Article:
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Guyana to increase oversight of gold mining under deal to save forests with Norway

Published by MAC on 2010-01-11
Source: Jeremy Hance, Mongabay

Guyana to increase oversight of gold mining under deal to save forests with Norway

Jeremy Hance, Mongabay

22 December 2009

As a part of a deal with Norway to preserve its rainforests, Guyana will step up oversight of its gold mining industry, which has been accused of causing significant environmental damage including deforestation and mercury and cyanide pollution.

"The recent agreement with Norway , through which Guyana receives payments to avoided deforestation and degradation, now puts a significant monetary and moral cost to any unnecessary degradation of forest areas for any purpose," reads a statement from the Office of the Prime Minister of Guyana.

As apart of the plan, Guyana will be increasing the number of mine officers across the country. The government is also calling on gold mining operations to become more transparent and to minimize degradation to forests.

A 2007 report by the International Human Rights Clinic (IHRC) of Harvard Law School 's Human Rights Program on Guyana 's gold mining found that the practice - which employs thousands and is one of Guyana 's major exports-causes deforestation, pollution of waterways, and threatens indigenous populations.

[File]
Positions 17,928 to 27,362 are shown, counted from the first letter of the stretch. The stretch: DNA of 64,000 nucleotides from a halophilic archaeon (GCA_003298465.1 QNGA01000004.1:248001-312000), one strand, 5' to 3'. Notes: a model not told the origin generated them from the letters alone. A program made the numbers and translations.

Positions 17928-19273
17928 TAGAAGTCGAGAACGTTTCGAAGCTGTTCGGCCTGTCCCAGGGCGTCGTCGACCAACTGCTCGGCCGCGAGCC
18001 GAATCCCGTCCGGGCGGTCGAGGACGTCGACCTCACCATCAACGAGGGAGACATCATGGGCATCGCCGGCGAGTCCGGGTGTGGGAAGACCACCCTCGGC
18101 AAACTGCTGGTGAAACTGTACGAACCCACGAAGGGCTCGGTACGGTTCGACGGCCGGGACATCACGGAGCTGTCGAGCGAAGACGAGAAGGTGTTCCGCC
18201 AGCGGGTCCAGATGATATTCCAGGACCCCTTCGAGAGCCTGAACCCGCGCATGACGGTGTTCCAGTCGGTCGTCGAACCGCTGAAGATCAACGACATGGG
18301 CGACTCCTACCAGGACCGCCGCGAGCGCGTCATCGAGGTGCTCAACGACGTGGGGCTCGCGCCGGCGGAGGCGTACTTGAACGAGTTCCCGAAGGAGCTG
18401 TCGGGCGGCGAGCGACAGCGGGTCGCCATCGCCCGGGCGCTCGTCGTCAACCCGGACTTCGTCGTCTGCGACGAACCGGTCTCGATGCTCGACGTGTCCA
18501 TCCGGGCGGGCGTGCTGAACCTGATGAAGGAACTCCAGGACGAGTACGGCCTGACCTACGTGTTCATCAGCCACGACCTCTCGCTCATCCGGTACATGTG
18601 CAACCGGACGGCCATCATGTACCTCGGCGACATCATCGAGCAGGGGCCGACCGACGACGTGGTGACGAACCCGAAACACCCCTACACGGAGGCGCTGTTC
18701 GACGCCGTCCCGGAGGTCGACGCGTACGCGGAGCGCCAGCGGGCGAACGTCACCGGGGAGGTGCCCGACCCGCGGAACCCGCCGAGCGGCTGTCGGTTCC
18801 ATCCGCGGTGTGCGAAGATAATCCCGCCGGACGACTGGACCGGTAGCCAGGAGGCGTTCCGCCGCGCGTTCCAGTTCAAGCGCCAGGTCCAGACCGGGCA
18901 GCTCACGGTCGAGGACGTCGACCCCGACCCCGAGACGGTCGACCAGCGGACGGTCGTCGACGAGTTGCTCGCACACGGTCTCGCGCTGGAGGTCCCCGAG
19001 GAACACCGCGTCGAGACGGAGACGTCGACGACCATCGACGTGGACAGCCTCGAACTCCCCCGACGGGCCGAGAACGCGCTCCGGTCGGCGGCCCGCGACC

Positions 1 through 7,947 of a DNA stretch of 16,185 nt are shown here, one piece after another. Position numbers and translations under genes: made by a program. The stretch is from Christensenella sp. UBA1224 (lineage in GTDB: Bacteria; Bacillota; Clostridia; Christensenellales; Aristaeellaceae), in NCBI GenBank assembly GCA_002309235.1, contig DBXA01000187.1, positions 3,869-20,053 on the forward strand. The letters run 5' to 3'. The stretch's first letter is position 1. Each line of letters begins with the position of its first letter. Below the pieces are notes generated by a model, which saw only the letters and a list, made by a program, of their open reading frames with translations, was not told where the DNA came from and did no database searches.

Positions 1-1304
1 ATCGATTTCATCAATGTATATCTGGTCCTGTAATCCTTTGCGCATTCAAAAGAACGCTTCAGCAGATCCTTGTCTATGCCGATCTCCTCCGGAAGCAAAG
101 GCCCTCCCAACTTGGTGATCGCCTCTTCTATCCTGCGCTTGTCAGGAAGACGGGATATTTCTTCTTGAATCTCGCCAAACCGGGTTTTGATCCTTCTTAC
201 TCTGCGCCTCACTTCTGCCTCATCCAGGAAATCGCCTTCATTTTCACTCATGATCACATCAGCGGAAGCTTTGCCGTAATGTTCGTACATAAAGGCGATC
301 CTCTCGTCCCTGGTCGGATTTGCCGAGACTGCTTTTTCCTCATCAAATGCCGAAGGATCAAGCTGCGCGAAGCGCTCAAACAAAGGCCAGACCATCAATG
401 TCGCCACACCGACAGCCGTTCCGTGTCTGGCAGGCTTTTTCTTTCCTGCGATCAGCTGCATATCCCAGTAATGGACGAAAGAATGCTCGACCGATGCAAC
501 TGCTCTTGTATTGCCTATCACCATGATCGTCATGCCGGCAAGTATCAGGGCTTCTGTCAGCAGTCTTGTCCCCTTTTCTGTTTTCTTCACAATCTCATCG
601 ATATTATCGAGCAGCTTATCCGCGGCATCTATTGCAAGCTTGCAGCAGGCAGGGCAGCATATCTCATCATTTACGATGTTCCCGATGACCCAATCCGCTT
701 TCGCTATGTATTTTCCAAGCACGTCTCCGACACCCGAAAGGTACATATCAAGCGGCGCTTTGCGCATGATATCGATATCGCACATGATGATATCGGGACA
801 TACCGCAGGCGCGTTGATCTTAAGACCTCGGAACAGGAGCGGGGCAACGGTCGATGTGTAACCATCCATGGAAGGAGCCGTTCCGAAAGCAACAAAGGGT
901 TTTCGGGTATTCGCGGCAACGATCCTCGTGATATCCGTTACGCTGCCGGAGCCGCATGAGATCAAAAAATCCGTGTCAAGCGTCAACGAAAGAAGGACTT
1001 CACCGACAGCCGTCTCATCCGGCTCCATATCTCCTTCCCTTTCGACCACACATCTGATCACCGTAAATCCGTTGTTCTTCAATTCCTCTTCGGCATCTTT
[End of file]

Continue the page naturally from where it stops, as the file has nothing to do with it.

"Our observations confirmed that the areas around mines resemble a moonscape of barren, mounded sand and mud," Bonnie Docherty, clinical instructor at the IHRC, said in 2007. "Since small scale miners typically wash the topsoil away in order to get to the gold-bearing clayey soil underneath, the sites of former mines are quite infertile and incapable of supporting regenerated rainforest."

Much of Guyana 's gold mining is done by small to medium operators. Some operators fear that proposed environmental regulations will force them out of business.

To protect Guyana 's still largely intact rainforests, Norway has pledged $30 million in 2010 to a REDD+(Reducing Emissions through Deforestation and forest Degradation) fund with the possibility of $250 million by 2015 depending on Guyana 's success.



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